Cashless payments post-Covid means Thyngs have moved on

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Cashless spending and donations are going to be the norm in a post-Covid world and pioneering Norwich company Thyngs has already developed the technology to support this transition.

Started five years ago by entrepreneur Neil Garner, the business has produced a digital platform which allows people to pay for services or give money to charity without any apps or cash.

Covid stalled its plans to launch a new payment method using existing bank apps, but a £25,000 Growth Through Innovation Fund grant from New Anglia Local Enterprise Partnership supported vital upgrades and continued R&D, which meant it was in even better shape to capitalise on payment trends arising from the pandemic.

“It was about ensuring our platform infrastructure was adequate for scale because we are running thousands of charities off the back of it and we need to make it more scalable,” says CEO and founder Neil.

“We have also been working on an option to pay by existing bank apps, which allows you to pay quickly, securely and cost effectively. It didn’t go live because Covid meant there was no good time to launch it, but now it’s gone bigger because we’re partnered up with a large global financial player to launch it at scale.”

Social-distancing restrictions introduced in the wake of the pandemic have seen a rapid switch to cashless transactions, with customers of even the smallest businesses tapping card machines to pay for food and drink and other services. Pound notes and change have become almost redundant.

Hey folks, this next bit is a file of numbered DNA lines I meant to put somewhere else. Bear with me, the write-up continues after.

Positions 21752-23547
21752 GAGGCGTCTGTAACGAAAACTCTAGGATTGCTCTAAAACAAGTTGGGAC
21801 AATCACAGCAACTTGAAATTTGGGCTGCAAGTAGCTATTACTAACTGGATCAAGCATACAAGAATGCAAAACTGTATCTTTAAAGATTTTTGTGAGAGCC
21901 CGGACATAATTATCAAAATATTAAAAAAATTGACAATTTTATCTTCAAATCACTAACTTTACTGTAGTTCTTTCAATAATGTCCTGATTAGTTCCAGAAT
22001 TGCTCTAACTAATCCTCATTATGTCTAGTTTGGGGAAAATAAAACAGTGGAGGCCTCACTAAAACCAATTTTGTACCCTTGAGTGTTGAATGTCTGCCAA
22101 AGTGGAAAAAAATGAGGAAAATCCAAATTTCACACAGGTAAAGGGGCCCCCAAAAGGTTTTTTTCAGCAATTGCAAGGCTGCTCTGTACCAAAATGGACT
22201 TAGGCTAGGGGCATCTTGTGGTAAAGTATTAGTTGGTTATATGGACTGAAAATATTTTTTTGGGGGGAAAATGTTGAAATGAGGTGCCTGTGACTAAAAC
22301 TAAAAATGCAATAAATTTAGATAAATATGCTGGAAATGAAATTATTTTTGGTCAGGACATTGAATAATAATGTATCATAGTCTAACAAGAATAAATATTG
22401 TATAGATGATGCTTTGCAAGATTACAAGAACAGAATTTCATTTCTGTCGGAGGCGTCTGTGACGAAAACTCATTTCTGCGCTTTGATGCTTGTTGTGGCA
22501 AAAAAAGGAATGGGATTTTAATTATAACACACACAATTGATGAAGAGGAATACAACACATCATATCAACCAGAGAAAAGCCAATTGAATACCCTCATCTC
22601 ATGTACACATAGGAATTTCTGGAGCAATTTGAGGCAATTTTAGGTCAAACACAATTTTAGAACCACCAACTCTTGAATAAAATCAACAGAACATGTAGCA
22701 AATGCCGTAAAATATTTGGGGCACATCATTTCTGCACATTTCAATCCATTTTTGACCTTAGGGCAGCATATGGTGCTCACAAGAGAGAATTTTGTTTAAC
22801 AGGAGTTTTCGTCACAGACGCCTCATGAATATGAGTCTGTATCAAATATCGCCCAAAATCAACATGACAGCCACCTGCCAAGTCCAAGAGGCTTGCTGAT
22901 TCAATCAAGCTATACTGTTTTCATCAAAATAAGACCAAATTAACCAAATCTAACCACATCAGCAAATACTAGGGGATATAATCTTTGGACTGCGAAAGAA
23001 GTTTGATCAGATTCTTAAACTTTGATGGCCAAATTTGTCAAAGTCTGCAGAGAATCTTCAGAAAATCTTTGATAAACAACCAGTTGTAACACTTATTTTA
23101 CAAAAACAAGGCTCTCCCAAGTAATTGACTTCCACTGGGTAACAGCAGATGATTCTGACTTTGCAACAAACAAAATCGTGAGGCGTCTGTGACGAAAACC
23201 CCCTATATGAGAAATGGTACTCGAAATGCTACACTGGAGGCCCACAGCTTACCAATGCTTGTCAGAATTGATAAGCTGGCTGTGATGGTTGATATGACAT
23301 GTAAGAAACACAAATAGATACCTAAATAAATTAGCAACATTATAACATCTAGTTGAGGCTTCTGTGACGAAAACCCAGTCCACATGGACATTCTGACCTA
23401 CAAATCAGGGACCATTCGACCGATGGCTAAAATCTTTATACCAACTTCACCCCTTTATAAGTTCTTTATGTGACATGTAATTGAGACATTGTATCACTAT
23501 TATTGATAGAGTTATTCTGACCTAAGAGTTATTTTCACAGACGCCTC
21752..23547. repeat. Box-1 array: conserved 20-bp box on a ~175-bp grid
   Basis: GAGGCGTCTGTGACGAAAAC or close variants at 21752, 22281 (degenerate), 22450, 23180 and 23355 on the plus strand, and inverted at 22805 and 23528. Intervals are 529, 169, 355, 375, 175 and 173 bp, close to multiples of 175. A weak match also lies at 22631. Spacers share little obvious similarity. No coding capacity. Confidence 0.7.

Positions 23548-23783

Neil has been through three generations of contactless payments. Way back in 2010, he was responsible for the first re-loadable contactless payment phone which was used in fast-food chain Subway at its London Street branch in Norwich. Ten years later, he again found himself working with the hospitality sector as it was forced to adapt in a challenging and ever-changing environment, and charities like Macmillan Cancer Support, desperate to find an easy alternative to cash donations.

NFC (Near Field Communication) tags and QR codes were added to Macmillan’s card collection boxes, converting them into a cashless donation point at its fundraising coffee mornings – thousands of which are held every year.

“We now have a global deal with a large international faith group to introduce this technology in all its places of worship,” says Neil. “Instead of a collection plate, you have stickers and signs that you can tap with your smartphone and make a payment. This has potential to rollout from the first 3 to 160 countries around the world, and we are already working with the Church of England in the UK.”

The Growth Through Innovation Fund, funded by the European Regional Development Fund, has awarded £748,000 to 43 projects, generating £912,000 private match funding.

If you would like to discuss your innovation project with an adviser, call New Anglia Growth Hub on 0300 333 6536 or email [email protected]

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